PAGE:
Hey!! So my friend Syd and I have been working together for almost a year now on developing a neat little comic called On the Cliff! We’ve put a lot of love into all of the characters and everything about the universe that it’s based in, and we’re finally ready to start putting it out to the public! There’s a couple posts up already, but we’ll be updating it on Fridays. If you’re interested in stupid jokes and dumb faces all the way to some pretty real moments, give it a look!
Dean may have missed out on the fight, but he still feels like drinking when he finally gets back home. Ketch’s expensive bottle of bribery is still sitting on the war room table and his glass is still in his favorite spot, right where he left it.
“Oh, hello, sweetness. Daddy’s here,” Dean coos at it. He hums as he picks up the bottle - still heavy even after a couple of drinks. “Shhh. It’s just you and me now.”
Sam scoffs. “Really, Dean? You’re that easy?”
Dean rolls his eyes over his shoulder. “So?”
Sam doesn’t really want to start anything, he’s feeling too good. He lets Dean smuggle his booze away to his room like always and revels in the still-fresh feeling of adrenaline-fueled ass-kicking. Changing the world. Power in the palms of his hands. He’ll try not to let it go to his head, but he deserves to celebrate the win at least.
Dean, meanwhile, falls like a heavy weight against the back of his bedroom door.
I watch the older butches. They have perfectly shined shoes and crisply ironed dress shirts; ties that point politely down, slung around necks I want to carefully touch; thick belts and square edges and hair that looks like it’s been freshly cut at all times; change in a loose jangle at the bottom of pockets calling out an insistent rattle as they walk by; neatly clipped nails on hands that are forever ready to hold open the door. Their postures are straight and stiff, except for the ones who stoop their shoulders to hide their softness.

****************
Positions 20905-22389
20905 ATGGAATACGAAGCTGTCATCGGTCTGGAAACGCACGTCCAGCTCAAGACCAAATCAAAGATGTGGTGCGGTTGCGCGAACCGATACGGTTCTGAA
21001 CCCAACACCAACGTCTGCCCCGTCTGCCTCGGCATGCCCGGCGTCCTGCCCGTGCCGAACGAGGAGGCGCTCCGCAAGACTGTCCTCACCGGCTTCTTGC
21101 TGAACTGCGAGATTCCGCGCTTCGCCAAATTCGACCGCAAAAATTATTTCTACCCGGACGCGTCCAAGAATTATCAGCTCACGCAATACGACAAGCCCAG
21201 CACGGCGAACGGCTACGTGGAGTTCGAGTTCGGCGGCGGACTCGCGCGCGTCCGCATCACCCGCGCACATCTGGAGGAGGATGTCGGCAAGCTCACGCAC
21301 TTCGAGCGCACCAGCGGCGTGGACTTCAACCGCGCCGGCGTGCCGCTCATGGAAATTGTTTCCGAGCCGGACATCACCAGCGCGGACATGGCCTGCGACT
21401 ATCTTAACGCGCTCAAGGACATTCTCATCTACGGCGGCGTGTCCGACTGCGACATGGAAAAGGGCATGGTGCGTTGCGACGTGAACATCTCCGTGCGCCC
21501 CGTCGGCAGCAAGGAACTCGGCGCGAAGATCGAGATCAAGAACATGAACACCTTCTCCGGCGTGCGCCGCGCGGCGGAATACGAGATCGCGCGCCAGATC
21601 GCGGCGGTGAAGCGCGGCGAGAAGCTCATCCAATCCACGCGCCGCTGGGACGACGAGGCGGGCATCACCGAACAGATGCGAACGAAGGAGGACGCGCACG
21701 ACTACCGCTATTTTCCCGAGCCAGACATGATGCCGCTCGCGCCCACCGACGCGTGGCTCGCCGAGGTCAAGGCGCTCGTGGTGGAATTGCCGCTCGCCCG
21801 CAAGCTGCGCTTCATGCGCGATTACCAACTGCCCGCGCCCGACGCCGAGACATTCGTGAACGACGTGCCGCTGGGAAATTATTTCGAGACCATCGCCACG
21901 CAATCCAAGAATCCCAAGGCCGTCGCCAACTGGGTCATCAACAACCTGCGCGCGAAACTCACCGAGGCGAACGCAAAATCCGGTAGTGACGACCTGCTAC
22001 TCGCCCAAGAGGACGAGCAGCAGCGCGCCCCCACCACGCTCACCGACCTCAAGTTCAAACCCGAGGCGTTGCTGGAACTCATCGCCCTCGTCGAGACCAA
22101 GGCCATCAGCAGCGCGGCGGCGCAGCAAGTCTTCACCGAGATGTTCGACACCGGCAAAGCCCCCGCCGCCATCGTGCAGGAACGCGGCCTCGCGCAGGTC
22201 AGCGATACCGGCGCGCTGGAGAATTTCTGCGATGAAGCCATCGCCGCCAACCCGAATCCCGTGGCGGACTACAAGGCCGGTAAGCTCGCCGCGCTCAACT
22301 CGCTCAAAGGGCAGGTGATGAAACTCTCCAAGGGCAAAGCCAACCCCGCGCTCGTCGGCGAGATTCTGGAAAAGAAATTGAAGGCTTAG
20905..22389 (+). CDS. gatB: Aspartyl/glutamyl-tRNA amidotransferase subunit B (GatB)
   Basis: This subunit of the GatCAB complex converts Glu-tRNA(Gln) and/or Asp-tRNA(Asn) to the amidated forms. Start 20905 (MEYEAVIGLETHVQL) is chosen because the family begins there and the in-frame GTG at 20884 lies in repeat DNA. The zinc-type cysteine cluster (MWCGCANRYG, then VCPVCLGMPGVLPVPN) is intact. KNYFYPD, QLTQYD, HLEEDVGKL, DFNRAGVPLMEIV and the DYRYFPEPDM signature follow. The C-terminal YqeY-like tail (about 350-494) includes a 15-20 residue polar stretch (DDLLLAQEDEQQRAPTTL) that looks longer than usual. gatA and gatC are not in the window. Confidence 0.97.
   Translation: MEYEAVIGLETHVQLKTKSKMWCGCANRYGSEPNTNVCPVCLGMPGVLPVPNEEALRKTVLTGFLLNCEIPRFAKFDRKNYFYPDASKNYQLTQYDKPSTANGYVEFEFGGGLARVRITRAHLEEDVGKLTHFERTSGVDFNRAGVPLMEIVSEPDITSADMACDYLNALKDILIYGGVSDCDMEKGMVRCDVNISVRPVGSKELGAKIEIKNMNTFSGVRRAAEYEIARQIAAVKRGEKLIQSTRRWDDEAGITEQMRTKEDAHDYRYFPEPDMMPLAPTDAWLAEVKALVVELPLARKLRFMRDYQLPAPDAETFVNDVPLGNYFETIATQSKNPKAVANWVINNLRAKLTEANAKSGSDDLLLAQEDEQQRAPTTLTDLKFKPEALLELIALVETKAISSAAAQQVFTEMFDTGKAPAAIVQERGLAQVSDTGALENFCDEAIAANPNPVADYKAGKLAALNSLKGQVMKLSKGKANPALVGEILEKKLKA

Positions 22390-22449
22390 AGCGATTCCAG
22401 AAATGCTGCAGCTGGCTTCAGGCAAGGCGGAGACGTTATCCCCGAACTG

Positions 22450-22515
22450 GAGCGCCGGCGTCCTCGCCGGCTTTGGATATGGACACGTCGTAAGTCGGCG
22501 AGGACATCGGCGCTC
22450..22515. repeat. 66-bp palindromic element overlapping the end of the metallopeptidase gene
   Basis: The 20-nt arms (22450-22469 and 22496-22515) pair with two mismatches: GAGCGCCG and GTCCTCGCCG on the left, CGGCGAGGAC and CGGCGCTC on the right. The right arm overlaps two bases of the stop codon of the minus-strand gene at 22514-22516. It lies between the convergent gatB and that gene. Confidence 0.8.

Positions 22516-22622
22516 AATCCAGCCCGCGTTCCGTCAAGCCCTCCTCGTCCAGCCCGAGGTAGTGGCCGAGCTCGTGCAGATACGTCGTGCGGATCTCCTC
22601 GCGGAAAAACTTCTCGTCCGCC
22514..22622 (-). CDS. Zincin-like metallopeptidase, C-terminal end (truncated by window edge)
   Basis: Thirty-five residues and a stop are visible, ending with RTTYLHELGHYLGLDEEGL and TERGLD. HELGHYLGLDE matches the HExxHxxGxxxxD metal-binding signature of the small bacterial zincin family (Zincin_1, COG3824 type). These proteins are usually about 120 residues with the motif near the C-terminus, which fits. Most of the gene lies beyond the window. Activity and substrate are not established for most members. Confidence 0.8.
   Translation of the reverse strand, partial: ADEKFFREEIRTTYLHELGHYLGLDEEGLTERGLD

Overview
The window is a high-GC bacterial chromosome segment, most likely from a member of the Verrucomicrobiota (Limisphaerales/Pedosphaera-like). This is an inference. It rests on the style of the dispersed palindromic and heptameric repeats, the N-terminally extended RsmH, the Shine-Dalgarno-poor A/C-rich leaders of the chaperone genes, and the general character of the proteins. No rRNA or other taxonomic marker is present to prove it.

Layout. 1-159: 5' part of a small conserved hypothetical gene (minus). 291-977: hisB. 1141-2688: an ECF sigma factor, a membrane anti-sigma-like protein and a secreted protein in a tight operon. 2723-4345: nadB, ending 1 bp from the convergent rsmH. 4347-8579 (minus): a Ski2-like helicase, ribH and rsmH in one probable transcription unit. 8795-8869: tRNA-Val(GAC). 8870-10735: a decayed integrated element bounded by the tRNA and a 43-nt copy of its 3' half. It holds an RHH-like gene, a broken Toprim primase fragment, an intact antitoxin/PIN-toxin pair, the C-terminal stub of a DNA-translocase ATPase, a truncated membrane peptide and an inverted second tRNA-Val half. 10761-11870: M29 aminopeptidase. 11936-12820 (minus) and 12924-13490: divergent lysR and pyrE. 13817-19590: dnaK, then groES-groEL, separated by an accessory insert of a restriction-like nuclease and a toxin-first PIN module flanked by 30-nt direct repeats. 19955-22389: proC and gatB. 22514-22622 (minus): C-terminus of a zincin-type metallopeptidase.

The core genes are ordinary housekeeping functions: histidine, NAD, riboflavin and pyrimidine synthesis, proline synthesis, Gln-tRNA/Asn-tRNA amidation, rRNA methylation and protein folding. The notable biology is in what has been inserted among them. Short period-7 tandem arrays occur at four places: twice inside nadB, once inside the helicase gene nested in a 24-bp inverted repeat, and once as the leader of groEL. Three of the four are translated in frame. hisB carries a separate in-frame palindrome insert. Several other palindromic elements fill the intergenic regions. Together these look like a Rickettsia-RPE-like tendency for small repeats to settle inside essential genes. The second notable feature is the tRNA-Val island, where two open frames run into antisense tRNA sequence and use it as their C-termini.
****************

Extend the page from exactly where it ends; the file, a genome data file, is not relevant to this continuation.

The butches are always quietly determined to get the drinks. I watch their calm circle to the bar and back, nobly presenting cocktails to femmes who take them like prizes. At the end of the night, I see them hold up coats with outstretched arms for their tired femmes, hail cabs with one authoritative arm reaching for the stars, the other wrapped lightly around their girl’s waist. They make everything look charmed and easy–rolling coins across the table with a silver flash; arm-wrestling with their sleeves rolled up as my eyes hungrily lock on their tensed forearms; swinging Zippo lighters open before I’ve even contemplated having a cigarette. I crave their softness, how gentle they can me in touch and gesture; I love their hardness, all of the sharp lines and angles I want to feel the pinch of and press myself against. They wear their difference out there every day in a mostly hostile world. They take refuge in approving nods of other butches, in welcoming smiles of the femmes at the bar. When they are here, they are home. When they are here, there is nowhere else.